I picked my grandson, Gavyn, up from school yesterday afternoon. It’s less than two weeks before his 16th birthday. Most teens live for this birthday because they can start driving, but this is not the case with him. I guess he expects all of us to chauffeur him around town until all cars learn to drive themselves. Getting my driver’s license was a big deal, and I’d already gotten my learner’s permit before my sweet sixteenth. It was a proud badge of independence, but it also led to me first accident when I spun out in my dad’s 1965 Mustang on a rain-slickened road and took out a mailbox. I realized quickly what a huge responsibility it was to share the road. Fortunately, I’ve had few accidents since and none of them have been serious. 

I’m sure it was a big worry for my parents when I took off by myself during those high school years. Gavyn just might be saving my son Adam from that stressful aspect of child raising. At the very least, he won’t follow in my footsteps and take the car to California or loan it to a friend for an impromptu daytrip to Toledo. Adam was never this reckless behind the wheel, that I know of, when he got his license. However, he never had a sports car to drive like I did as a teen. 

Gavyn and I talked about pizza on our long drive back to North Port together. He was surprised that I like to think of myself as a pizza connoisseur, and so I shared some of my experiences with him. My favorite is from Greg’s Volcano Pizza in my hometown of Elkhart, Indiana. Most people naturally gravitate back to their familiar eating places when comparing. My wife relished Nubiano’s or Bruno’s Pizza that she grew up eating. One explanation for this homey appeal, that I believe to be true, is that we get hooked on the local water that’s used to drink and cook. I also had my share of frozen pizzas growing up since delivery was rare in those days. Our neighbor and a high school friend owned the Elkhart Noble Roman’s franchise, and I wanted to help support their business. It was entertaining to watch them throw the dough to stretch it into a round shape. Big John’s tavern once served a memorable pizza bread. Recently, we made a stop in Johnsonville, Tennessee at the sister Greg’s Volcano restaurant, proving that I will definitely go out of my way for this pizza.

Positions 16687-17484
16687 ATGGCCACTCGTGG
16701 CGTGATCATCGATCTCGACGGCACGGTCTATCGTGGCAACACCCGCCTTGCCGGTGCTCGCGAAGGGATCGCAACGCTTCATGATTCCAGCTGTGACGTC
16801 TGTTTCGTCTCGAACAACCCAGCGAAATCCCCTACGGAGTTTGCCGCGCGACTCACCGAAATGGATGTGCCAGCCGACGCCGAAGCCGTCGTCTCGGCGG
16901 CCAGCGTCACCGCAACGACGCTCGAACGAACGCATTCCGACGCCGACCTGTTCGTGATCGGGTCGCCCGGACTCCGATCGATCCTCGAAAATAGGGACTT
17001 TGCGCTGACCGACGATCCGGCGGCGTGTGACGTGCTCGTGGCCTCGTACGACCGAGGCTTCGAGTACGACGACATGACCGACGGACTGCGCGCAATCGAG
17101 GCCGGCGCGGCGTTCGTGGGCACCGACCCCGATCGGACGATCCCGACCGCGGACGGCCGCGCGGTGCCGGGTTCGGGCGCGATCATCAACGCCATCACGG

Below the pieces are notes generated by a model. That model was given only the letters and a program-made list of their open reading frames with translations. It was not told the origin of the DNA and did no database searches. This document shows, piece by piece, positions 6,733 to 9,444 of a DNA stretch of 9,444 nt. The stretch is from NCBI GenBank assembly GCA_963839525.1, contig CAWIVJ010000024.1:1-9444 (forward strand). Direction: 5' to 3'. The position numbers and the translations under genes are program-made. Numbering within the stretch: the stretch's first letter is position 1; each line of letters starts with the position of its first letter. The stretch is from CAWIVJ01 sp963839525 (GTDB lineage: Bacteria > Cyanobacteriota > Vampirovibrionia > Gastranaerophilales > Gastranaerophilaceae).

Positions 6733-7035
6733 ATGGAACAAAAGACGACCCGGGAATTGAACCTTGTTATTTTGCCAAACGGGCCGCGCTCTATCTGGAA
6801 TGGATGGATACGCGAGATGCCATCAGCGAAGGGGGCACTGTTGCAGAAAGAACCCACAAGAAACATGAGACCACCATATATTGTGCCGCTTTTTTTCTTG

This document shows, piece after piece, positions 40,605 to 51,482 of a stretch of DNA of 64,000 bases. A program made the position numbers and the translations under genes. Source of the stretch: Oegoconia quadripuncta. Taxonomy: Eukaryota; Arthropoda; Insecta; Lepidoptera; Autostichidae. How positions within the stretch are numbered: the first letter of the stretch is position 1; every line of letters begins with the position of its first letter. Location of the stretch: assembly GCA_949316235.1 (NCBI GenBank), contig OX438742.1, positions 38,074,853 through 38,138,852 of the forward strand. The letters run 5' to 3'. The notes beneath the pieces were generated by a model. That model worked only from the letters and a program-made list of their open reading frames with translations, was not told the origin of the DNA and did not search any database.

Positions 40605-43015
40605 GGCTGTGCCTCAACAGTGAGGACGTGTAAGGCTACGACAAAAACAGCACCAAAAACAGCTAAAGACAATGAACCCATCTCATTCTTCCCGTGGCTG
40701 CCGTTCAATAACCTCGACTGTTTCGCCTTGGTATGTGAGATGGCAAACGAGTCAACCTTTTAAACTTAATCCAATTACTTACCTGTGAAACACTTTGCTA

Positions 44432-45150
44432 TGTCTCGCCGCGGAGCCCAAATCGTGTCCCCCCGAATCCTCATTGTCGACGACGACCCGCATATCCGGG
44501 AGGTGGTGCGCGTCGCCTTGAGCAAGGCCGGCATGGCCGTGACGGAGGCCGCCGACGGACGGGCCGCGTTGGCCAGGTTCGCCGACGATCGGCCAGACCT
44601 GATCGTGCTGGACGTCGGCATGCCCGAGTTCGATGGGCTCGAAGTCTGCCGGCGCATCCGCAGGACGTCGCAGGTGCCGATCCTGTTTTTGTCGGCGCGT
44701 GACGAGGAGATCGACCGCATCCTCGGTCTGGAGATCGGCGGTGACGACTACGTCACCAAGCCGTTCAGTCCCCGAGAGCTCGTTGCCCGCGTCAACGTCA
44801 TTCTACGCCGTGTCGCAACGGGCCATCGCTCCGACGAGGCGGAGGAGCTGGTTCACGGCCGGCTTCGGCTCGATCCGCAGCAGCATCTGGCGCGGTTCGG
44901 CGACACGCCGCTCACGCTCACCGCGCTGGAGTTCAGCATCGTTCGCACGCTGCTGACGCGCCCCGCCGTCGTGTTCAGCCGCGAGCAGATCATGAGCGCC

The other hometown favorite was Shakey’s Pizza Parlor known for their all-you-can-eat buffet. They also had these mojo potatoes that I craved. When we moved to Ft. Wayne, Indiana, Jimmy’s Pizza had a similar offering. Pizza Hut also served an unlimited spread. On Fridays, the gang from work would get together to gorge ourselves at one place or the other. Chuck E Cheese was a client of ours, and their mascot cheered for our WMEE basketball team. The animated entertainment was the main appeal, not necessarily the food. 

When we’d travel into Chicago, deep dish pizza was the craze. Pizzeria Uno and Giordano’s were popular back then and still around to this day. In New York City, Ray’s Pizza is on practically every corner. It was usually our go-to dinner before a Broadway Show. On one occasion we went to Amore for a quick slice after watching Bombay Dreams. There was also an Amore Pizzeria in Indy and seems to be a common name in the business. “Like a Big Pizza Pie…that’s Amore.” The next time in the Big Apple, we ate at Angelo’s Pizza between showings of The Color Purple and Putnam County Spelling Bee. In D.C., it was Pizzeria Paradiso for lunch or Matchbox, two of our daughters’ favs when they were studying at American and George Washington, then lived in our Nation’s Capital. 

Indianapolis was our next career stop, and Bazbeaux Pizza was a steady favorite. We also began to take advantage of the delivery services for Pizza Hut, Dominos, Papa John’s, and Little Ceasars, among others. Papa Murphy’s was available to take-out and be heated in your home oven. Later, it was on grocery store shelves. Before we were married, my wife lived in the Broad Ripple area, so Some Guys was usually her #1 pick. Pucino’s and Donato’s were also Indy pizza destinations.